We still have fighting about who has to do x, y and z but now it's because they both want to do it. I can usually find something for the other to do to earn a star. The threat of losing a star is enough to knock any sulking on the head.

We generally praise the good and ignore the bad though.

willowisp Mon 22-Dec-14 21:07:21

Not sure why mealtimes fraught. Maybe the end of the day, hungry? DH is with us so a chance for the Dd's to have his attention. He's pretty quiet though.

We've got a star chart, with all their chores, very similar to yours & get answer is that she 'doesn't want the money'. Neither of them have gadgets, iPads or adhoc internet access. Dd1 can have a max of an hr a day on the laptop (no games) but can lose this for 'strikes' for bad behaviour. Or bad attitude.

One dinner time Dd2 & I made a pact to ignore every negative statement dd1 made. That was interesting because she was bursting to provoke a reaction.

Agree it's tough to be criticised all the time but, it feels like there is no pleasing this child. hmm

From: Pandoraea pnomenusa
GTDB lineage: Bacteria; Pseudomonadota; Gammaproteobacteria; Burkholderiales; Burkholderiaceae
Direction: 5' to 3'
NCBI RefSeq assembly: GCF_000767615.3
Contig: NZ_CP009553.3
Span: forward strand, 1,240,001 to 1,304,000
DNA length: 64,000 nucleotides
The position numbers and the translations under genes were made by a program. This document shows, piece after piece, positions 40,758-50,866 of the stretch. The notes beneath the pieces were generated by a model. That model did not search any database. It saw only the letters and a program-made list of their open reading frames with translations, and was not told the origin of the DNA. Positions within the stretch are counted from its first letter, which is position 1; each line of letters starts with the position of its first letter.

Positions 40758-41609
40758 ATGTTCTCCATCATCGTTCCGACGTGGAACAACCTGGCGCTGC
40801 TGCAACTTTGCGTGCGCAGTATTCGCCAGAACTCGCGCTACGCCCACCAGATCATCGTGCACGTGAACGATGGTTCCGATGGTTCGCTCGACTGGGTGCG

I will try very hard tomorrow to ignore,reward & praise.

MrsPnut Mon 22-Dec-14 21:15:08

I feel your pain, but remember that teenagers have to go through these phases so we can let them grow up and leave home.

I found this book really good and especially the bits in it about not getting drawn into an argument when you want them to complete a task. I use the broken record technique when I want dd to do something and she is determined to have an argument to try to get out of doing it.

Heyho111 Tue 23-Dec-14 22:06:34

Read the book - get out my life but first take me and Alex to town. It will help you understand her behaviour and deal with it. It's great I promise.

annabanana19 Tue 23-Dec-14 22:51:01

OP you have my sympathy. I have a nearly 13 and 11 yr old. Life is very difficult.very!!!

Tried ignoring. To no avail. Now I take away the tablet and Wii. Also taken the TV a few times. I know that hurts. Really does.

Nearly 11 yr old Is a right temperamental little cow. Shes like a volcano and opinionated.

SeagullsAreLikeThat Wed 24-Dec-14 07:20:24

I recommend the "How to Talk" books constantly and bought for my friend "How to talk so teens will listen". She has just finished it and said even though it's aimed at parents of teens, in her view it's relevant from when they start secondary school so may be worth a look at both books.